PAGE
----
Fort Yates faces its own flooding concerns, seeks volunteers

FORT YATES, N.D. – Largely overshadowed by other flood efforts, this community is also bracing for rising floodwaters and wondering what the full impact is going to be.

Seventy miles south of Bismarck near the South Dakota border, Fort Yates is nestled along Lake Oahe, a reservoir on the Missouri River. The community of about 1,500 is located on the Standing Rock Sioux Reservation.

The swollen lake is inching closer to homes, the road providing access in and out of the city and the Sitting Bull burial site, which is surrounded by sandbags.

“We’re just waiting to see how much water’s going to be coming down our way and sort of, you know, preparing for it,” Sioux County Sheriff Frank Landeis said Friday. “We’re still filling sandbags and just more or less keeping an eye on everything, so if it does start rising, we’re one step ahead of it.”

The Governor’s Office said Friday that engineers determined waves are going over the top of the main road, resulting in possible erosion of the riprap over time. The Corps of Engineers has agreed to raise the riprap elevation on both sides of the causeway to ensure the main artery into the community remains open.

The corps has also agreed to provide flood mitigation measures to protect the Sitting Bull monument and the Fort Yates water intake, a main source of water for the community, a news release said.

Lindsey Twinn, 20, said there’s a mix of emotions in the city right now, with some people more worried than others. Swirling rumors aren’t helping, said Tourism Director LaDonna Allard.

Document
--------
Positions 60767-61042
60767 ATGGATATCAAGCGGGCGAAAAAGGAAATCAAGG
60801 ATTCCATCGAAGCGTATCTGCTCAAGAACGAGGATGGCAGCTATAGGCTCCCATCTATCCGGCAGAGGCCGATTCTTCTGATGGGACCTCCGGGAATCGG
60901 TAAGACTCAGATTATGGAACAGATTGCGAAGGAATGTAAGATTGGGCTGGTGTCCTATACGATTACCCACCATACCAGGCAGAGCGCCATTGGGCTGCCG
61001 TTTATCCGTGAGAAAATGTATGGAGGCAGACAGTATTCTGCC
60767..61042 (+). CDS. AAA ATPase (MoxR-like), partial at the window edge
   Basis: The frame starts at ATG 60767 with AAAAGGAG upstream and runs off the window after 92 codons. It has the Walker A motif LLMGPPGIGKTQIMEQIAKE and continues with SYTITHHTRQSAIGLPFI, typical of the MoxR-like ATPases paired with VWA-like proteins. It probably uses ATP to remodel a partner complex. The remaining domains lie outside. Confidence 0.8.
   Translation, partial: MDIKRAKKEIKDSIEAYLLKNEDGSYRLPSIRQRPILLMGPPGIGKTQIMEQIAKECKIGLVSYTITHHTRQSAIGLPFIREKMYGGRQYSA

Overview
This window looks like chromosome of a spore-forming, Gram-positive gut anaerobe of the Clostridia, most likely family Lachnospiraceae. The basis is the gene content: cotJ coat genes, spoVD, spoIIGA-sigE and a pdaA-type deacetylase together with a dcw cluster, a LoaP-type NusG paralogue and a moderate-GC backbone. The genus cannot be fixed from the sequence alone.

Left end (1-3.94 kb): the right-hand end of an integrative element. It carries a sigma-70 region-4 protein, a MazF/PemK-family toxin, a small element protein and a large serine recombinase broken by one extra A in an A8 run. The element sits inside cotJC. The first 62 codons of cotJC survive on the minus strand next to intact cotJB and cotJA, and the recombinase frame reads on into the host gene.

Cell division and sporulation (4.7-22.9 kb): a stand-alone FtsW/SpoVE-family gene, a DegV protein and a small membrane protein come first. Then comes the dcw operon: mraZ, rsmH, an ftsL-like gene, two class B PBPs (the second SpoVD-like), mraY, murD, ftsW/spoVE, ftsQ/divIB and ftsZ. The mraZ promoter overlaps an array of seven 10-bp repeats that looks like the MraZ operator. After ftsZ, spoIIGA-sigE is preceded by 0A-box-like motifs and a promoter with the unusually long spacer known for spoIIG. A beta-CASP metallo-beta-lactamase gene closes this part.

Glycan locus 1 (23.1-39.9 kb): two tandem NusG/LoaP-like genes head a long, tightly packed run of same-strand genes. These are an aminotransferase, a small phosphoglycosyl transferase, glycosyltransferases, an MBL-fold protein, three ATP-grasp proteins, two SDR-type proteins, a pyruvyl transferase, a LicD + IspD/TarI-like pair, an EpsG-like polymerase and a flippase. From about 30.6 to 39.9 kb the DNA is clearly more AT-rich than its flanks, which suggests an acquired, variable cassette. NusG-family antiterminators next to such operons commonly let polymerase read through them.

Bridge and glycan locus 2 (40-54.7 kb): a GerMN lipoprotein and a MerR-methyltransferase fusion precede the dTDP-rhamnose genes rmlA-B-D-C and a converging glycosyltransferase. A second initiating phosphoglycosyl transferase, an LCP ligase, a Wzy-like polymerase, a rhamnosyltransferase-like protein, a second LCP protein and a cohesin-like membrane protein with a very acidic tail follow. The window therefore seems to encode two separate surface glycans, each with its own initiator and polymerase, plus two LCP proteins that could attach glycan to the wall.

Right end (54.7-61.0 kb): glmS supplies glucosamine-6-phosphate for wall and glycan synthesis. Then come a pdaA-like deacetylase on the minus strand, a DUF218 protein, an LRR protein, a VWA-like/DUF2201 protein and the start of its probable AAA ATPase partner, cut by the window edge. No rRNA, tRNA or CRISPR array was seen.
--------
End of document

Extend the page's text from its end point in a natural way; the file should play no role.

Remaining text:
“Tribal council is trying to dispel rumors,” she said. “The more the rumors spread, the more the people are terrified.”

Standing Rock Sioux Tribal Vice Chairman Mike Faith said they’re taking a proactive approach to keep the flood situation under control. There are daily briefings, and updates are frequently posted on to keep the public informed and to combat rumors, he said.

The tribe is in contact with the governors in North Dakota and South Dakota, and the U.S. Army Corps of Engineers has personnel on site, he said.

“One thing we want to stress to everybody is the safety of our people and, of course, after that would be infrastructure,” Faith said.

There are plans in place if tribal headquarters, the hospital and law enforcement need to evacuate, he said. Schools will open if there are emergency evacuations of the public.

Corps of Engineers tribal liaison Joel Ames said the corps is doing everything it can to maintain control of the water to protect lives, infrastructure and property.

“This isn’t a sprint. It’s a marathon,” he said. “It’s going to be going on for awhile.”

The large size of Lake Oahe is beneficial because it helps control water level increases, he said.

“When the water comes in, it’s not like you’re going to see just a jump over at Fort Yates,” Ames said. “Water is going to disperse over the whole lake area. It’s not just a little pool. It’s a big, big bathtub, so to speak.”

Right now, the situation is under control, he said. Still, any heavy rainfall and rapid runoff could change predictions, he said. Residents near the shoreline should be prepared in case they need to evacuate.

Sandbagging is ongoing in Fort Yates and in need of volunteers. Grady and Bobbi Kraft and their family made the 60-mile trip from Timber Lake, S.D., on Thursday to help out.

“It’s the thing to do: help your fellow neighbor,” Bobbi Kraft said.

Susan Davila of Selfridge, N.D., also came to help. Davila, who works at Sitting Bull College in Fort Yates, said they need to be prepared for whatever is going to happen.

“This is for real. If we all work together like we are, we should be a little bit prepared,” she said.

Tim Harper and his neighbors have spent recent days sandbagging their homes. On Thursday, he estimated water was 100 to 200 feet from his house. He showed a picture of the large fish found just beyond his backyard and knows the water will soon follow.

“This is just the beginning,” he said.